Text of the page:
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James “Lights Out” Toney is back, though he never really went anywhere.
He was always just a phone call away, a guy ready to fight anybody, waiting for the right opportunity to prove that at 32 or 33, your boxing life doesn’t end. It just smoothes out, sweetens and becomes a little more in focus.

Toney (64-4-2, 41 KO’s) took a couple years off from the fight game about four years ago, but that just means he doesn’t have the wear and tear that might have come with fighting four or five wars during that time. He’s like a good set of tires on a car that was up on blocks for 20 months. There are still a lot of miles left. Toney signed with Goossen Tutor Promotions last week in the hopes that he can kick-start a career that goes back to 1988 and includes IBF super-middleweight and middleweight titles.
 He’s already fought twice this year, but he doesn’t think his future lies in beating the Michael Rushes and the Sione Asipelis of the world.

He lost a 12-round decision to Roy Jones Jr., back in 1994 and just like everyone else who lost to Jones, he says he’d like another shot at the light-heavyweight champ.
The difference with Toney is, when he says he wants a rematch, you actually believe him. He thinks he’s the best cruiserweight in the world and there are not a lot of people lining up to argue with him.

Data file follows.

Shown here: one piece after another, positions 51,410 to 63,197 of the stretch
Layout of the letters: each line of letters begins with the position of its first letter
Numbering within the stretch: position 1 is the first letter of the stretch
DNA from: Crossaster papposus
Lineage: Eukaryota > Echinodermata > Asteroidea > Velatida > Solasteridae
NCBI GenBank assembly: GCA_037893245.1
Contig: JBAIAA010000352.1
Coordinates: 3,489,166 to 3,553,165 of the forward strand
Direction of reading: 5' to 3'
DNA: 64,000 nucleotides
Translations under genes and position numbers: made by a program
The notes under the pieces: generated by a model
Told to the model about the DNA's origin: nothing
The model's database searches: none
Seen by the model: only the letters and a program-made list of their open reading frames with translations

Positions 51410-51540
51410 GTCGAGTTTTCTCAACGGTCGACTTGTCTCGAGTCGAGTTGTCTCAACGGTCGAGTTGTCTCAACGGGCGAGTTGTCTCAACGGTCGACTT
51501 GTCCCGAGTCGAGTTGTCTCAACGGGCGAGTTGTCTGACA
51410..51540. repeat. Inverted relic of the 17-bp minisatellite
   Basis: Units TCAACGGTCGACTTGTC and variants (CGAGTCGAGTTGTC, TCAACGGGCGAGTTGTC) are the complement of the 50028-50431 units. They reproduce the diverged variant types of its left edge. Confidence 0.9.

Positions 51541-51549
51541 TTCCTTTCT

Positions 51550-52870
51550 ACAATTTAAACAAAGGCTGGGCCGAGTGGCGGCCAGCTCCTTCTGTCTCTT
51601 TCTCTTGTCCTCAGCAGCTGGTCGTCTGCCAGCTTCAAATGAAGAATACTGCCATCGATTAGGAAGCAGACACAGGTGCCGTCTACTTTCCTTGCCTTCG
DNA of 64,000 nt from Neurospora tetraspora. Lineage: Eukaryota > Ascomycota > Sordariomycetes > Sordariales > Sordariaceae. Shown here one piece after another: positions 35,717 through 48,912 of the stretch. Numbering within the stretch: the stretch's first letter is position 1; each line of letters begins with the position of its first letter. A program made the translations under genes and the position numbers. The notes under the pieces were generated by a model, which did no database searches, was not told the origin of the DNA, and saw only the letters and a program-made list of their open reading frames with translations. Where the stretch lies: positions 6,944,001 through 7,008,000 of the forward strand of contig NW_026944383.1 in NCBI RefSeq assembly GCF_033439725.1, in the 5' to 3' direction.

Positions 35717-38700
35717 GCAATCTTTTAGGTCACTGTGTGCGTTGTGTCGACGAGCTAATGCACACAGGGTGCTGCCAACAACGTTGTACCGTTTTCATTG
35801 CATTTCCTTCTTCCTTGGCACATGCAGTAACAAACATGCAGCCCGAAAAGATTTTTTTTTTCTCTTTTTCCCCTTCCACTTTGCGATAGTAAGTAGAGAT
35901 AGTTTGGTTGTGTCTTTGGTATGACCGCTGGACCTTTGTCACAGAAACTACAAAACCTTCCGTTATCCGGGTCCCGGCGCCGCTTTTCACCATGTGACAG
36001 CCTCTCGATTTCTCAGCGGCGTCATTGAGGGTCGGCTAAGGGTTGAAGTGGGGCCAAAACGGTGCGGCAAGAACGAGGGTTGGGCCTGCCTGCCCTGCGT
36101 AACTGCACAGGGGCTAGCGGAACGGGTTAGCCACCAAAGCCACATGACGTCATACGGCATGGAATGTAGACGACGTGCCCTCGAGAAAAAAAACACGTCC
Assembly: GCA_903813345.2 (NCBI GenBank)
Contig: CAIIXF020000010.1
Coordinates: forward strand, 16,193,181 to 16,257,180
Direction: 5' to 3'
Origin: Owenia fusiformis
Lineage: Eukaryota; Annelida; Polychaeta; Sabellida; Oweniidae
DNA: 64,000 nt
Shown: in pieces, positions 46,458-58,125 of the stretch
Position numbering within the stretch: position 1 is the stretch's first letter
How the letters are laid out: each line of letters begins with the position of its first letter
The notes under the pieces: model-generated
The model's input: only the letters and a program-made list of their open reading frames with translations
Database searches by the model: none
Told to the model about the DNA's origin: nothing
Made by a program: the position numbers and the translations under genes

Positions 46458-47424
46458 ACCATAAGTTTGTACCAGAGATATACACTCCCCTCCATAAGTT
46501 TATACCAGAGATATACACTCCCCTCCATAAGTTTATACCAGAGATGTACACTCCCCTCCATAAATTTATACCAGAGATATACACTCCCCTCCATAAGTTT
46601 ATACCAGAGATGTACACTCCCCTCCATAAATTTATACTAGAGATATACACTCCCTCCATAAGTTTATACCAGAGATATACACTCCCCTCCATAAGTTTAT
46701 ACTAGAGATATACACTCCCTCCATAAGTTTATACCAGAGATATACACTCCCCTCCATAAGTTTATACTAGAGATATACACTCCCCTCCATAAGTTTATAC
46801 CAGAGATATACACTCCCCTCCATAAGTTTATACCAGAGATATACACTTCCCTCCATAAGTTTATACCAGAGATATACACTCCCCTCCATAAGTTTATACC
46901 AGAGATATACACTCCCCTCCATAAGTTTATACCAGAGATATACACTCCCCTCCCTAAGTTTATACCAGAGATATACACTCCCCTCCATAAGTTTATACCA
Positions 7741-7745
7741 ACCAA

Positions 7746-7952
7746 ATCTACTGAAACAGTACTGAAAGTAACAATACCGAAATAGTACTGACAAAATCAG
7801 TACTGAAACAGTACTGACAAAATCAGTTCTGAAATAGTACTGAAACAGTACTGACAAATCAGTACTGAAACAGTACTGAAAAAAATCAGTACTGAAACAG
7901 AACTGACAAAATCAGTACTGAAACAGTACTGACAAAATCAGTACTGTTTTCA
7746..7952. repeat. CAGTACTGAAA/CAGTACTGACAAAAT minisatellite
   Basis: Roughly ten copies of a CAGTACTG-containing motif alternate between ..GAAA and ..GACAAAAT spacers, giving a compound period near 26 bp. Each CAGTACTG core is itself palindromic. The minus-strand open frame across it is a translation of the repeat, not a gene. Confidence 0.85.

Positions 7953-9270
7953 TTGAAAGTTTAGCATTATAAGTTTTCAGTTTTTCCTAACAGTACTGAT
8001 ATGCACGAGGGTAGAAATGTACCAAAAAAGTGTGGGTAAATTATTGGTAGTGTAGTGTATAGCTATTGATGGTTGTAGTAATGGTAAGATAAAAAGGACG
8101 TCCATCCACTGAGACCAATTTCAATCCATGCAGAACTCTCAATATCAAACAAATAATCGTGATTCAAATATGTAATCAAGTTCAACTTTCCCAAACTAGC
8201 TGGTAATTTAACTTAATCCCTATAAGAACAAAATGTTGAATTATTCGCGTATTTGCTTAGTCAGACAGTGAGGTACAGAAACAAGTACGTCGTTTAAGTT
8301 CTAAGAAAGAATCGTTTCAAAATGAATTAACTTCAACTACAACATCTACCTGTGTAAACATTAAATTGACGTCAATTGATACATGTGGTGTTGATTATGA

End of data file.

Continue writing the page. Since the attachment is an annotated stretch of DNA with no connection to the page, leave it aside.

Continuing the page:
“I’m going to stay at cruiserweight,’’ he says. “Until I unify the title.’’

As for signing with Goossen Tutor, it didn’t take long for something to happen. Toney is scheduled to fight Jason Robinson – ranked No. 10 by the IBF – on Aug. 18 in Temecula, Calif.

It’s part of a double-header that will also feature “Diamond” David Santos in an IBF super-featherweight title fight against champion Steve Forbes.
“I found (Dan) Goossen,”
Toney says of his new alliance, making it sound almost like a religious experience.
Of course, he’s known Goossen since 1989.

“He’s the type of fighter you look to sign,’’ Goossen said. “He’s been there, done that. He knows what it takes.’’

The thing about Toney is, he doesn’t want to come to the dance unless he can spike the punch.
His name sells because of his talent, but also because he brings a few extras along with him when he signs and later shows up. He’s flashy in winning and his opinions come quick and easy.

“He’s outspoken and he has a recognizable name and that’s half the battle,’’ Goossen said. “The other half is getting your hand raised.’’


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